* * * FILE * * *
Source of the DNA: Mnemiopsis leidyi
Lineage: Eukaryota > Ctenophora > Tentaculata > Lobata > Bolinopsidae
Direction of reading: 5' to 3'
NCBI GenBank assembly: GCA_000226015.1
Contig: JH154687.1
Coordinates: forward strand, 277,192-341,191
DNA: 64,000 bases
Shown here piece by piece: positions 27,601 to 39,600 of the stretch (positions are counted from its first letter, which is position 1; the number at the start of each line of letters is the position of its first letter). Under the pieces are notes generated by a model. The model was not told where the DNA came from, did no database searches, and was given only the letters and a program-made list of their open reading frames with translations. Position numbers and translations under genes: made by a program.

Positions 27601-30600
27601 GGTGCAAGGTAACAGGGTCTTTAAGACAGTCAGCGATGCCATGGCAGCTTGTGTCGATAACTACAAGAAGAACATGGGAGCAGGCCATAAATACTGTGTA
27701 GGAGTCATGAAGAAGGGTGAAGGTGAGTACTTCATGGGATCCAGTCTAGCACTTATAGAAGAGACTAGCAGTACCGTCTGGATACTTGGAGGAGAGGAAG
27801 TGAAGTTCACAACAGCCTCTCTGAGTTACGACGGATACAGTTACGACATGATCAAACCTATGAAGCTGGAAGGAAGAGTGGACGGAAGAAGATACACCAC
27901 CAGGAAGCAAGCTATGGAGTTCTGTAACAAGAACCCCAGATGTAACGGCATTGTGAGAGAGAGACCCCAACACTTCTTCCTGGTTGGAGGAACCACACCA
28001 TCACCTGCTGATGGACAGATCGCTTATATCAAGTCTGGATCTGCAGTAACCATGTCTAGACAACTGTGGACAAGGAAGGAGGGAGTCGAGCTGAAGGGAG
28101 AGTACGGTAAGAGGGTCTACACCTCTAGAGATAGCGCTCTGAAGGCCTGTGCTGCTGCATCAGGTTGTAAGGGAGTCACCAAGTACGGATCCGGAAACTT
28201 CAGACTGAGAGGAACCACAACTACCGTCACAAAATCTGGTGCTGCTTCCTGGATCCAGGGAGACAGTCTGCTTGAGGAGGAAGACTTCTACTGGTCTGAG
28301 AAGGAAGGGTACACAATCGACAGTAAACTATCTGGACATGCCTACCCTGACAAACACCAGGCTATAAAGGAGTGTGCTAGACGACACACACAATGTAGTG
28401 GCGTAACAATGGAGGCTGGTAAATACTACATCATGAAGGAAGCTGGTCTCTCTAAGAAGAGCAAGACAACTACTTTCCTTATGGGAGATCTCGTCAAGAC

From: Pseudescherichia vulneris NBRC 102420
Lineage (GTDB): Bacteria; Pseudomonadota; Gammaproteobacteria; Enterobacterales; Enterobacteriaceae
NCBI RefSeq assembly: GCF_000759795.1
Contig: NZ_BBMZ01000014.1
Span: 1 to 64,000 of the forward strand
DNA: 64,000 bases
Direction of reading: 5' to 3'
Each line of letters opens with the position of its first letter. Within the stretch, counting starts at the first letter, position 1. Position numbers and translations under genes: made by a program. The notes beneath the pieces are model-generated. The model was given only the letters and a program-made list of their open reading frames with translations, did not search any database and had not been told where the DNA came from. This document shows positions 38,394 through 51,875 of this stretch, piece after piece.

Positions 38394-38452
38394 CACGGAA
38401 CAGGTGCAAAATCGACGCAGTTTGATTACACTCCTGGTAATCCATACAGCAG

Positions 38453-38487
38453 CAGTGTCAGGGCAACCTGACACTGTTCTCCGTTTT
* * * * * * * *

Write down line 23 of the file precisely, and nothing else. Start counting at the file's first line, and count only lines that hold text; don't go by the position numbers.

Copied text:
Span: 1 to 64,000 of the forward strand